• An understanding of the language learning process so that you are able to continue studying effectively on your own.

The main text is Wheatley, J. K. Learning Chinese: A Foundation Course in Mandarin. Part I. (unpublished, but available online). (Part II of the book forms the basis of 21F.102 / 152, which is also published on OpenCourseWare.)

Chinese Sequence on OCW

OpenCourseWare now offers a complete sequence of four Chinese language courses, covering beginning to intermediate levels of instruction at MIT. They can be used not just as the basis for taught courses, but also for self-instruction and elementary-to-intermediate review.

The four Chinese subjects provide the following materials: an online textbook in four parts, J. K. Wheatley's Learning Chinese: A Foundation Course in Mandarin; audio files of the main conversational and narrative material in this book; and syllabi and day-by-day schedules for each term.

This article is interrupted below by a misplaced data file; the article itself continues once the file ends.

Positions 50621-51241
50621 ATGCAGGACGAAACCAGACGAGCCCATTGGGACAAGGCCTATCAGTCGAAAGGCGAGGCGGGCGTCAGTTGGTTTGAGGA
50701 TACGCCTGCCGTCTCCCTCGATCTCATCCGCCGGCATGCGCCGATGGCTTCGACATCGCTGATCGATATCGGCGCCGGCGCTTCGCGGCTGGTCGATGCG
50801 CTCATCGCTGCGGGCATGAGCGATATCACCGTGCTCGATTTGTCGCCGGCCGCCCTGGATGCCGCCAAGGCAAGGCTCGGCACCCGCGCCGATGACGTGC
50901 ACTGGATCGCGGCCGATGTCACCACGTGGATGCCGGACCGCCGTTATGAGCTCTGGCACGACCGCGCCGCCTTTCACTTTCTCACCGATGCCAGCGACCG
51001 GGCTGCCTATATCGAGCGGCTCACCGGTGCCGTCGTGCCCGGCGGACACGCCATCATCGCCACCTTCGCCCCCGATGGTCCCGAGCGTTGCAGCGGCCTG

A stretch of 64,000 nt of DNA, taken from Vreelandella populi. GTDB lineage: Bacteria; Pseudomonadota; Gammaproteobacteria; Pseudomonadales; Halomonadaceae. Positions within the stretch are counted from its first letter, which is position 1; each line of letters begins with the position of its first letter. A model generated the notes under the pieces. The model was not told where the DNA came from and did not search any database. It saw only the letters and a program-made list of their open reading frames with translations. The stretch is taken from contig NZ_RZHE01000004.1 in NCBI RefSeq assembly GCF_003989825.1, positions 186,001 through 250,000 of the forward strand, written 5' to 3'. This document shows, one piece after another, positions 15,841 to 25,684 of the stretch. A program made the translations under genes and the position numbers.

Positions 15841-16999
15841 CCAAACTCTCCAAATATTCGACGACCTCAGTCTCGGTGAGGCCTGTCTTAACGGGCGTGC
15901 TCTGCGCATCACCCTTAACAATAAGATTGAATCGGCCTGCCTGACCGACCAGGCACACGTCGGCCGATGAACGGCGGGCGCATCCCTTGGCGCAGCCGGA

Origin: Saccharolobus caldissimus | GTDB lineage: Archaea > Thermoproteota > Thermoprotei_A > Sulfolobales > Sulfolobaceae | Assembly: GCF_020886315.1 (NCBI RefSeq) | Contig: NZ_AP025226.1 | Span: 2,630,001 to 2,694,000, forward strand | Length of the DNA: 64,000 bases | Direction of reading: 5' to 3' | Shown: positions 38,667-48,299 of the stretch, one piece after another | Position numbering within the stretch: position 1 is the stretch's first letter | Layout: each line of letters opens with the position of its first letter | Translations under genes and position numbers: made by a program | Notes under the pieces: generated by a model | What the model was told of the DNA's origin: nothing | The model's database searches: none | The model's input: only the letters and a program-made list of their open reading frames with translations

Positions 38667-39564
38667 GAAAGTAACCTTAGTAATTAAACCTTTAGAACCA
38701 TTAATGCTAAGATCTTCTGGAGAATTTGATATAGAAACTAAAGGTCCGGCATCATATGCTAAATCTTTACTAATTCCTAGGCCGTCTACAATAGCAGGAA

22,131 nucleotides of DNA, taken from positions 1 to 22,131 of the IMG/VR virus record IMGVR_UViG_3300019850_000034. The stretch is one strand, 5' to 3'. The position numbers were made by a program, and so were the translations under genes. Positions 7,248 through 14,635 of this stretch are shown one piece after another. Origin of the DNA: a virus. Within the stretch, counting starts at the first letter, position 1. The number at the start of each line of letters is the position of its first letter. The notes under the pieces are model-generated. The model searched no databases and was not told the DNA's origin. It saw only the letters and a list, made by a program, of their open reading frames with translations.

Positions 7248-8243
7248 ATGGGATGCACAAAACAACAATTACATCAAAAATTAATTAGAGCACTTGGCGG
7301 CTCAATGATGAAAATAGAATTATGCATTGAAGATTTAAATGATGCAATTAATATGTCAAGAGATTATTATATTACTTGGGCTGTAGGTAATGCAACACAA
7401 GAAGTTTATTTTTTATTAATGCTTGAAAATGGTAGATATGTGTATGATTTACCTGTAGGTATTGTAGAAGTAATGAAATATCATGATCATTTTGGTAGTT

CHINESE COURSES COURSE SITES
Chinese I (Spring 2006) 21F.101/151
Chinese II (Spring 2006) 21F.102/152
Chinese III (Fall 2005) 21F.103
Chinese IV (Spring 2006) 21F.104
Starts : 2005-09-01
14 votes
MIT OpenCourseWare (OCW) Free Closed [?] Foreign Languages Global Studies and Languages MIT OpenCourseWare Undergraduate

This course, along with 21F.108/158 offered in the spring, form the elementary level of the streamlined sequence, which is for students who have some basic conversational skills gained, typically, from growing up in a Chinese speaking environment, but lack a corresponding level of literacy. The focus of the course is on learning standard everyday usage, on reading in both traditional and simplified characters, and on writing.

Starts : 2006-02-01
14 votes
MIT OpenCourseWare (OCW) Free Closed [?] Foreign Languages Global Studies and Languages MIT OpenCourseWare Undergraduate